Apr 10, 2012, 5:56 AM EDT
Rangers 11, Mariners 5: According to Google Translate, a literal translation of “run support” in Japanese is サポートを実行する. I have no idea if that covers the actual concept of run support, but I bet after last night Yu Darvish knows. He started out his major league debut by giving up four runs in the first inning while throwing 42 pitches. The bats of Nelson Cruz, Mitch Moreland and Josh Hamilton bailed him out of 4-0 and 5-2 deficits, however and later they piled on some more. Darvish ended up laboring through five and two-thirds, throwing 110 pitches, striking out five and walking four. But I suppose he just knows how to win, because he got the W.
Giants 7, Rockies 0: Barry Zito throws his first shutout in nine years. In Coors Field of all places. He only gave up four hits too, and didn’t walk anyone. I think the most logical explanation here is that Zito has been abducted by the pod people, who then put a cyborg in his place. I mean, sure, that sounds fanciful, but I’m a proponent of Occam’s Razor and in accounting for Barry Zito throwing a shutout in 2012, the cyborg/pod people story contains no more assumptions than are necessary to accomplish the explanation.
Red Sox 4, Blue Jays 2: The Sox win and Alfredo Aceves gets a save? Way to kill the narrative, Boston. I had hoped I could ride that out the rest of the week. Not I gotta think and stuff. I go it! Daniel Bard to the bullpen … of the 2003 Red Sox!
Yankees 6, Orioles 2: The Yankees get their first win too, though it wasn’t quite as narrative-killing as the Boston win. Red Sox fans watch their team lose three games and kind of freak out. The Yankees could lose their first 26 and they’d say “Here it goes: we’re gonna win the next 136 games! Go Yankees!” Don’t applaud yourself for your optimism here, however, Yankees fans: both behaviors are highly annoying to the rest of us. Jeter had four hits. Since Ivan Nova both (a) won; and (b) allowed ten hits, I am contractually obligated to say that said hits were “scattered.”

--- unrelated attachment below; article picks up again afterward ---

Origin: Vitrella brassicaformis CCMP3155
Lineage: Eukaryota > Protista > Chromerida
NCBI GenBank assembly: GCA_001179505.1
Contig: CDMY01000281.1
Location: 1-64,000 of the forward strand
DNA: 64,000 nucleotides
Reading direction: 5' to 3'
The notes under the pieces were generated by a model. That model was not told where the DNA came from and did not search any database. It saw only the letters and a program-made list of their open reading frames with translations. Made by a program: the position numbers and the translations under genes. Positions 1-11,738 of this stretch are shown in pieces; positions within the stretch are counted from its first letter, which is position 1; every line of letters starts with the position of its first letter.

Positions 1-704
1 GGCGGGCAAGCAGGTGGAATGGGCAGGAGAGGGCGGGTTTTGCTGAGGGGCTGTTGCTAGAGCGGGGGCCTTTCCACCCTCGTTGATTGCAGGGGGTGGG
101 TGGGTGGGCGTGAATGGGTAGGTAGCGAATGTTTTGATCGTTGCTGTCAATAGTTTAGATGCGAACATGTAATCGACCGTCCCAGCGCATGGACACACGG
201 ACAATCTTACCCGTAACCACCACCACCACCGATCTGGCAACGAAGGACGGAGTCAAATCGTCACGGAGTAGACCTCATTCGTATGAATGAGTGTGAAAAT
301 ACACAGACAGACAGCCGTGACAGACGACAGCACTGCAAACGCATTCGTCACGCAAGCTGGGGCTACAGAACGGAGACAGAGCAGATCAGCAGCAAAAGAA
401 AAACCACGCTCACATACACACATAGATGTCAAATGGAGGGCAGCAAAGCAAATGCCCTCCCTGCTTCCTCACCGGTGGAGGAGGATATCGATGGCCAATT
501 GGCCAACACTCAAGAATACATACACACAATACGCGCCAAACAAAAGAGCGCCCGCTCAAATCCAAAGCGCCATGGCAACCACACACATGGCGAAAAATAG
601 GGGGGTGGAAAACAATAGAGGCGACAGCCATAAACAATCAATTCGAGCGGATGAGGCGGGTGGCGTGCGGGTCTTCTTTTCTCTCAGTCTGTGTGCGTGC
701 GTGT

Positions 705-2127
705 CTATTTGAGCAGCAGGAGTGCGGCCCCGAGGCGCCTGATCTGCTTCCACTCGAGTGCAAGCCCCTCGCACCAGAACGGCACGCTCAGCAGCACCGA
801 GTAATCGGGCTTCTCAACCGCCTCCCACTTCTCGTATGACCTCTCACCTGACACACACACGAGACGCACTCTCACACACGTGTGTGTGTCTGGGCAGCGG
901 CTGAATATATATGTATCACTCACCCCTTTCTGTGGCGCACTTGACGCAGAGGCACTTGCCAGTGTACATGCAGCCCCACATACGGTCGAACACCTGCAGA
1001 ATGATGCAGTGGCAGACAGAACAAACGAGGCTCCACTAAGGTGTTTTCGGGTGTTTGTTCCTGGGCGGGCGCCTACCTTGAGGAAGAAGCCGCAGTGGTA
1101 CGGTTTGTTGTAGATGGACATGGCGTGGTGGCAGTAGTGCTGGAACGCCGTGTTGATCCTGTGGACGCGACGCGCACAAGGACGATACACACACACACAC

Athletics 1, Royals 0: Wow, Tom Milone. Eight three-hit shutout innings? With no strikeouts, by the way, which doesn’t happen often.
White Sox 4, Indians 2: Chris Sale wins his first career start, pitching into the seventh and allowing only one run on three hits. Gotta like the Indians chances tonight, though: according to the game notes, the White Sox plan to tour the Rock and Roll Hall of Fame today, and that’s so damn depressing that the Sox will likely be down for the game.
Cardinals 7, Reds 1: Homer Bailey is awfully sweet. He knows that some Reds fans are probably missing Edinson Volquez this year, so he did a great impression of him by getting lit up like a Christmas tree in the first inning. Matt Holliday homered and then David Freese and Yadier Molina hit back to back dingers that inning. Given that Jake Westbrook allowed only three hits and an unearned run in seven, that was all the Cards really needed.
Astros 8, Braves 3: Atlanta’s season continues to be depressing. This one was a full team effort: the Braves committed four errors, their pitchers made the Astros hitters look pretty darn good and once Houston had the lead, Braves hitters looked like they rolled over and died. Really, in the seventh inning, Braves hitters saw six pitches. Six total pitches all inning long. Oh, and their manager continues his misguided though somehow admirable campaign to make Braves fans never, ever forget that Bobby Cox is gone. [Miss you Bobby! Call me!]
Marlins 6, Phillies 2: Hit this one up yesterday, but here’s the short version: Omar Infante — former All-Star — hit two bombs, as the Phillies home opener was no fun for anyone apart from the Marlins.
Brewers 7, Cubs 5: Ryan Braun got booed like crazy in his first action in Wrigley Field since everyone decided that he was guilty of taking something. Whatever. There were nine Cubs players named in the Mitchell Report plus Sammy Sosa who wasn’t, and I’m assuming all of them were booed heartily too. Wait, they weren’t? Why, if I didn’t know better, I’d be tempted to believe that the booing is based on some form of tribalism as opposed to genuine disapproval of Mr. Braun’s alleged actions.
- VIDEO: Derek Jeter passes Carl Yastrzemski for seventh on all-time hits list 14
- Ray Rice is awful, but let’s not pretend baseball has a great record on domestic violence 75
- And That Happened: Sunday’s scores and highlights 49
- Mariners’ interest in Matt Kemp is “very real” 29
- Astros players upset over Mark Appel’s promotion to Double-A, bullpen session in Houston 45
- Four theories about the Hall of Fame voting changes 24
- Troy Tulowitzki is visiting a sports hernia surgeon 10
- Settling the Score: Saturday’s results 29
- Expert’s Corner: How to troll fans of all 30 teams (201)
- Verducci: baseball should think about an “illegal defense” rule to combat shifts (165)
- Yankees acquire Chase Headley from Padres (108)
- David Ortiz passes Carl Yastrzemski on the all-time home run list — is he a Hall of Famer? (92)
- Ten years ago today the Alex Rodriguez-Jason Varitek brawl changed the narrative of the Sox-Yankees rivalry (88)